The importance of this work is twofold. It is an important reminder that for a significant group of people their needs are not readily corralled within a single category – they are indeed multiple and complex.
They are those who in England have been the focus of the Social Exclusion Task Force since the publication in September 2006 of Reaching Out: An Action Plan on Social Exclusion. In 2007 three pilot schemes were initiated: 12 projects focusing on Adults Facing Chronic Exclusion; 10 family nurse partnership pilots; and 10 multi-system therapy projects consisting of interventions for young people at high risk of being taken into care or custody.
Public Service Agreement 16 on socially excluded adults has also been introduced, focusing on young people leaving care, offenders under probation supervision, people receiving secondary mental health services, and people with moderate to severe learning disabilities. There are two core aims: to increase the number of people in settled accommodation and in employment, education and training.
Most importantly, however, the study seeks to isolate the elements in the service improvement process that are likely to lead to positive change. People are understandably wary of “projectitis” and of the danger that repeated findings are not implemented. For example, “the importance of proactive outreach to engage harder to reach clients, partnership working and a flexible, client-centred approach” has been well-documented.
The strength of this evaluation is its analysis of how these elements might be achieved and ways in which barriers might be overcome. Nonetheless, it is only when such knowledge is incorporated routinely into ongoing implementation and is translated from one initiative to another that the full benefit of such programmes is achieved.
The identification of service managers as key players in the service improvement agenda, the detailed checklists for them to work to, and the specification of the evidence base on which they should draw provide a model for driving change which should help to address a range of traditionally intractable issues.
Alison Petch is director of the Institute for Research and Innovation in Social Services in Scotland.
LINKS AND RESOURCES
● The Evaluation of the Multiple and Complex Needs Initiative can be accessed at
● The Social Exclusion Task Force has published four reports on the theme of understanding the risks of social exclusion across the life course. These draw on a range of data sources, applying the Bristol Social Exclusion Matrix, with separate reports covering families with children, youth and young adulthood, working age without dependent children, and older age
● Two research reports were commissioned to support the ACE pilots: Better Outcomes for the Most Excluded, University of Nottingham; and Service Responses and Outcomes for Adults Described as Having Chaotic Lives and Multiple Needs, University of Keele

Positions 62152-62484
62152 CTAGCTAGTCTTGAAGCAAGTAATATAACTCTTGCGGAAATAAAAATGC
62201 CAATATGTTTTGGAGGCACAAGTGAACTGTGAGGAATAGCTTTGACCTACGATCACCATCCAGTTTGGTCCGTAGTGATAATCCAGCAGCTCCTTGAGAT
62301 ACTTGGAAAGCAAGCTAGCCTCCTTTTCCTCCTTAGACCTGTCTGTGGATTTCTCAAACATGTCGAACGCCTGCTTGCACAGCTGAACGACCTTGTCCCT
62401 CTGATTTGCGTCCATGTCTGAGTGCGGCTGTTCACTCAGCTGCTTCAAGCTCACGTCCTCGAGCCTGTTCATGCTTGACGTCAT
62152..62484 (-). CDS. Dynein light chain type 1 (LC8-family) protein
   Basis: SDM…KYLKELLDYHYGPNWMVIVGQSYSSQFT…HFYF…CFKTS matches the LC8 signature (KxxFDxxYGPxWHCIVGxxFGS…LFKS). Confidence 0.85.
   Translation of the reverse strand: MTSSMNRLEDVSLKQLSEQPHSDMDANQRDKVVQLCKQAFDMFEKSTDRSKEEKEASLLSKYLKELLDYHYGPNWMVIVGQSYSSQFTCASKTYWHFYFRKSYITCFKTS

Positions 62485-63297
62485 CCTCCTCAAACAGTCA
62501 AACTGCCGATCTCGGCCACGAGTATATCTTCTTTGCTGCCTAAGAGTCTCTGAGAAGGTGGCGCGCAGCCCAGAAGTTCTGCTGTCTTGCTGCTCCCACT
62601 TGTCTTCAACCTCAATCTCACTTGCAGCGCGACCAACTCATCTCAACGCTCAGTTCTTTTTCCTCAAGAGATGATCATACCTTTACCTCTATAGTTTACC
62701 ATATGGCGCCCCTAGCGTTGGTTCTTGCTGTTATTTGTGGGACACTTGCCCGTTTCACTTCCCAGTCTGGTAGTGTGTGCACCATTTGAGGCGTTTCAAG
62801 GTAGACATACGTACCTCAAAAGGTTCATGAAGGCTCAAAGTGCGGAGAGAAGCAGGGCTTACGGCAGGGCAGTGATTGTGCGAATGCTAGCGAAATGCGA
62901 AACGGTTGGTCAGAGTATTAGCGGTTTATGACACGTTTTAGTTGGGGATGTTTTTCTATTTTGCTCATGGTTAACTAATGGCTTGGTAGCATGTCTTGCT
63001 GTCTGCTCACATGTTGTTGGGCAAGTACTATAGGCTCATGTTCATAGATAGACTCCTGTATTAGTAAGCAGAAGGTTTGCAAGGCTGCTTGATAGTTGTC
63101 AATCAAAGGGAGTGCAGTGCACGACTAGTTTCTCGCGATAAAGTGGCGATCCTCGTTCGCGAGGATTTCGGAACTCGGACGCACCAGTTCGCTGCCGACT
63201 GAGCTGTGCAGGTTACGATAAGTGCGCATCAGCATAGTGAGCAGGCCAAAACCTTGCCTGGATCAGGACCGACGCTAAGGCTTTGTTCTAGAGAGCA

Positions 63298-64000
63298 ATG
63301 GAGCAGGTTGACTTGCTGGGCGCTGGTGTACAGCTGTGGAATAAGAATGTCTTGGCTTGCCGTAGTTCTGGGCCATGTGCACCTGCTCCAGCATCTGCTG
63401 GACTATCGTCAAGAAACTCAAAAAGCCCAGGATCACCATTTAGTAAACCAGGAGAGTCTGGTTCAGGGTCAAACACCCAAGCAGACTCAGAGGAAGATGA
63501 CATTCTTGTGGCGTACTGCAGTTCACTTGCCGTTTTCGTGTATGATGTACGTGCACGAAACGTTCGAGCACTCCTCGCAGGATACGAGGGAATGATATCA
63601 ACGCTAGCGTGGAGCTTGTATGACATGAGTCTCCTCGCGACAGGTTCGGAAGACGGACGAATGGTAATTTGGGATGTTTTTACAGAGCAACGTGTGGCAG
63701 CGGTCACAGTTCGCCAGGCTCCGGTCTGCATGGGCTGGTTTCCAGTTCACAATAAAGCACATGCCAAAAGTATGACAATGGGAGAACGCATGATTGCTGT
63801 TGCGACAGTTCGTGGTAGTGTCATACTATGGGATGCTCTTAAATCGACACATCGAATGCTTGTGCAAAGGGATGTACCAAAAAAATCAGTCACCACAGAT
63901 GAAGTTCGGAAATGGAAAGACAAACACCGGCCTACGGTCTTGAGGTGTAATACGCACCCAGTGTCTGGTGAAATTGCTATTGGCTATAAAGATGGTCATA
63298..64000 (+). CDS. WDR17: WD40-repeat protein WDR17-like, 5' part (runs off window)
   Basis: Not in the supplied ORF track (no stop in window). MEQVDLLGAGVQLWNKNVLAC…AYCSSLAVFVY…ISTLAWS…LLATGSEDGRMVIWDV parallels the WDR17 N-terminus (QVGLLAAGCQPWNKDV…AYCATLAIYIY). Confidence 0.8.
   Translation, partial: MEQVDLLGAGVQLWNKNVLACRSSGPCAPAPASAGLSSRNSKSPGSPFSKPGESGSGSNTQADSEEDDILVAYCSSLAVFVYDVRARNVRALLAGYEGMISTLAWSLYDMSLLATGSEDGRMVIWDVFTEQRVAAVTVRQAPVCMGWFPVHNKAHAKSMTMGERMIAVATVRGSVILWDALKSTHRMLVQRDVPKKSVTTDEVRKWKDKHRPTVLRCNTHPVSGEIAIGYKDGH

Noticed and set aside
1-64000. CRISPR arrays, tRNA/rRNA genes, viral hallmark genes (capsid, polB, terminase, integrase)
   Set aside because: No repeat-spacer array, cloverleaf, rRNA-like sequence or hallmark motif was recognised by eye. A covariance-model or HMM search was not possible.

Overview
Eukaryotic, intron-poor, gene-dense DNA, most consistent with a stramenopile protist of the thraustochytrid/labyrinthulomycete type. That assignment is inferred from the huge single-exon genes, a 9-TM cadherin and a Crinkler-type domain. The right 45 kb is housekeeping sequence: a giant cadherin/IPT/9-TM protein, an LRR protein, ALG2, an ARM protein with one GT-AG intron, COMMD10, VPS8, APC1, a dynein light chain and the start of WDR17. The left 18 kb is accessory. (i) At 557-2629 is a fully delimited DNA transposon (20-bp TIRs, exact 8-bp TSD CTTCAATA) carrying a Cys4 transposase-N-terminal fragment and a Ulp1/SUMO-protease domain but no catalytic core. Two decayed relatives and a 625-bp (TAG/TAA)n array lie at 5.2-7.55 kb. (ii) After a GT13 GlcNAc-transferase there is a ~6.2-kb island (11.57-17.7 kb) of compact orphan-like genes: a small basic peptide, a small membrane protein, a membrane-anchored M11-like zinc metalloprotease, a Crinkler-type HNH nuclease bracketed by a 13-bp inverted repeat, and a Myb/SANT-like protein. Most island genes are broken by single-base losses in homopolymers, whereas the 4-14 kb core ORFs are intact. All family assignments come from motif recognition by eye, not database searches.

COMPLEXITY OF NEED
Traditional service provision is often defined by individual user groups, which can be unhelpful to those whose diverse needs can span several categories. Commissioners and providers need to accommodate the needs of each individual rather than work to a standard configuration.
Effective change management is key to many aspects of the transformation agenda. Initiatives should map what is known about the change process itself and apply it to specific priorities rather than starting each initiative from scratch.
There should be opportunities for staff to engage collectively with the situation and for input from service users.
An individual in the role of change champion can make a significant contribution to managing the change process, facilitating consultation and leading the agenda.
To capitalise on previous learning there should be effective mechanisms for knowledge exchange which allow for ready access and transfer of key messages.
In programmes of this type, which could incorporate several individual projects, there should be clarity about evaluation goals at both project and programme level, with collaboration across individual project evaluations to ensure the utility of the data collected is maximised.
Often, evaluations end when the pilot project is about to close or transfer to a different structure. There is a danger that many of the lessons learned will fall by the wayside unless there is an effort to corral them. Those commissioning any evaluation should ensure that continuity is maintained.
Published under the heading ‘Easing access to services for people with complex needs’ in the 29 October 2009 issue of Community Care